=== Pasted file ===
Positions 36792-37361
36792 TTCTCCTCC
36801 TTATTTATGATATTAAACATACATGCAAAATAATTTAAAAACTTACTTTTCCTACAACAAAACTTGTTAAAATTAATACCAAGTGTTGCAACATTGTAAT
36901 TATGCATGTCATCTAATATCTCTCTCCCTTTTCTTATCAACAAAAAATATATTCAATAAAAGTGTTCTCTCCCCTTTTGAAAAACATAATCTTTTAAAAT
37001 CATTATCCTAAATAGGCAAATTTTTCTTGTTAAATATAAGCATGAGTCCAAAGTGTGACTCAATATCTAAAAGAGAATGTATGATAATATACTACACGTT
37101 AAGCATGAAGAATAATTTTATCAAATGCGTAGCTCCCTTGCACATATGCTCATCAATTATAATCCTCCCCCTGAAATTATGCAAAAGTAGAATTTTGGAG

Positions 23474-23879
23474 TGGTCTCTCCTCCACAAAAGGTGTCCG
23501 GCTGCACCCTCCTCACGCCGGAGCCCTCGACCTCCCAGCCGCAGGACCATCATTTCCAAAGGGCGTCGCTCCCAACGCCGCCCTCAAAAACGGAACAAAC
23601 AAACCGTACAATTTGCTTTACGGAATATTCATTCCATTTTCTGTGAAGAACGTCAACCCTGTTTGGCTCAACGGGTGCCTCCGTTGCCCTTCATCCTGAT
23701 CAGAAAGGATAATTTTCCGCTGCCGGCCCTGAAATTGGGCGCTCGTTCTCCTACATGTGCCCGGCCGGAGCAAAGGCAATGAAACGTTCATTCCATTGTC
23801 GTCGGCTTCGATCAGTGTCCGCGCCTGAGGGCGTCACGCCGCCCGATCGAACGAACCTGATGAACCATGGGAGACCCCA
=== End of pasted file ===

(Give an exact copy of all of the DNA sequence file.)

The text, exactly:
Positions 36792-37361
36792 TTCTCCTCC
36801 TTATTTATGATATTAAACATACATGCAAAATAATTTAAAAACTTACTTTTCCTACAACAAAACTTGTTAAAATTAATACCAAGTGTTGCAACATTGTAAT
36901 TATGCATGTCATCTAATATCTCTCTCCCTTTTCTTATCAACAAAAAATATATTCAATAAAAGTGTTCTCTCCCCTTTTGAAAAACATAATCTTTTAAAAT
37001 CATTATCCTAAATAGGCAAATTTTTCTTGTTAAATATAAGCATGAGTCCAAAGTGTGACTCAATATCTAAAAGAGAATGTATGATAATATACTACACGTT
37101 AAGCATGAAGAATAATTTTATCAAATGCGTAGCTCCCTTGCACATATGCTCATCAATTATAATCCTCCCCCTGAAATTATGCAAAAGTAGAATTTTGGAG

Positions 23474-23879
23474 TGGTCTCTCCTCCACAAAAGGTGTCCG
23501 GCTGCACCCTCCTCACGCCGGAGCCCTCGACCTCCCAGCCGCAGGACCATCATTTCCAAAGGGCGTCGCTCCCAACGCCGCCCTCAAAAACGGAACAAAC
23601 AAACCGTACAATTTGCTTTACGGAATATTCATTCCATTTTCTGTGAAGAACGTCAACCCTGTTTGGCTCAACGGGTGCCTCCGTTGCCCTTCATCCTGAT
23701 CAGAAAGGATAATTTTCCGCTGCCGGCCCTGAAATTGGGCGCTCGTTCTCCTACATGTGCCCGGCCGGAGCAAAGGCAATGAAACGTTCATTCCATTGTC
23801 GTCGGCTTCGATCAGTGTCCGCGCCTGAGGGCGTCACGCCGCCCGATCGAACGAACCTGATGAACCATGGGAGACCCCA